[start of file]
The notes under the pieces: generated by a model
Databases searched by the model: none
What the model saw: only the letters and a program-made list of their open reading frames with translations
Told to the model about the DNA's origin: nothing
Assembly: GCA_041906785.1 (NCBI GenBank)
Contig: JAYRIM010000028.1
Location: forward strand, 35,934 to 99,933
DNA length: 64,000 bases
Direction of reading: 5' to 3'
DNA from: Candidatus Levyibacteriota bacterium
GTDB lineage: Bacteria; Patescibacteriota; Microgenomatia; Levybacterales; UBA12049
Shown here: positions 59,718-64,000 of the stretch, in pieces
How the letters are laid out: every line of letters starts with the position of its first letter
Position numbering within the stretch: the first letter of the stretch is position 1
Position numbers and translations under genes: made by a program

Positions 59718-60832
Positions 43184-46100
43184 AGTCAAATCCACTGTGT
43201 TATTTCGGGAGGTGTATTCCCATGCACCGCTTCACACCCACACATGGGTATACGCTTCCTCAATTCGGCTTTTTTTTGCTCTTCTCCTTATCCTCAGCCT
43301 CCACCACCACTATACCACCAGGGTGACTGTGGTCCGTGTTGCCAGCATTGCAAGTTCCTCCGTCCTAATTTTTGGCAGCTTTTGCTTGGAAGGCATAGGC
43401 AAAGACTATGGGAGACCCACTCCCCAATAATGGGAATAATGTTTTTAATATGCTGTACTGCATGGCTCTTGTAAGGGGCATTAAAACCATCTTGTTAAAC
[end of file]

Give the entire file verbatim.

The notes under the pieces: generated by a model
Databases searched by the model: none
What the model saw: only the letters and a program-made list of their open reading frames with translations
Told to the model about the DNA's origin: nothing
Assembly: GCA_041906785.1 (NCBI GenBank)
Contig: JAYRIM010000028.1
Location: forward strand, 35,934 to 99,933
DNA length: 64,000 bases
Direction of reading: 5' to 3'
DNA from: Candidatus Levyibacteriota bacterium
GTDB lineage: Bacteria; Patescibacteriota; Microgenomatia; Levybacterales; UBA12049
Shown here: positions 59,718-64,000 of the stretch, in pieces
How the letters are laid out: every line of letters starts with the position of its first letter
Position numbering within the stretch: the first letter of the stretch is position 1
Position numbers and translations under genes: made by a program

Positions 59718-60832
Positions 43184-46100
43184 AGTCAAATCCACTGTGT
43201 TATTTCGGGAGGTGTATTCCCATGCACCGCTTCACACCCACACATGGGTATACGCTTCCTCAATTCGGCTTTTTTTTGCTCTTCTCCTTATCCTCAGCCT
43301 CCACCACCACTATACCACCAGGGTGACTGTGGTCCGTGTTGCCAGCATTGCAAGTTCCTCCGTCCTAATTTTTGGCAGCTTTTGCTTGGAAGGCATAGGC
43401 AAAGACTATGGGAGACCCACTCCCCAATAATGGGAATAATGTTTTTAATATGCTGTACTGCATGGCTCTTGTAAGGGGCATTAAAACCATCTTGTTAAAC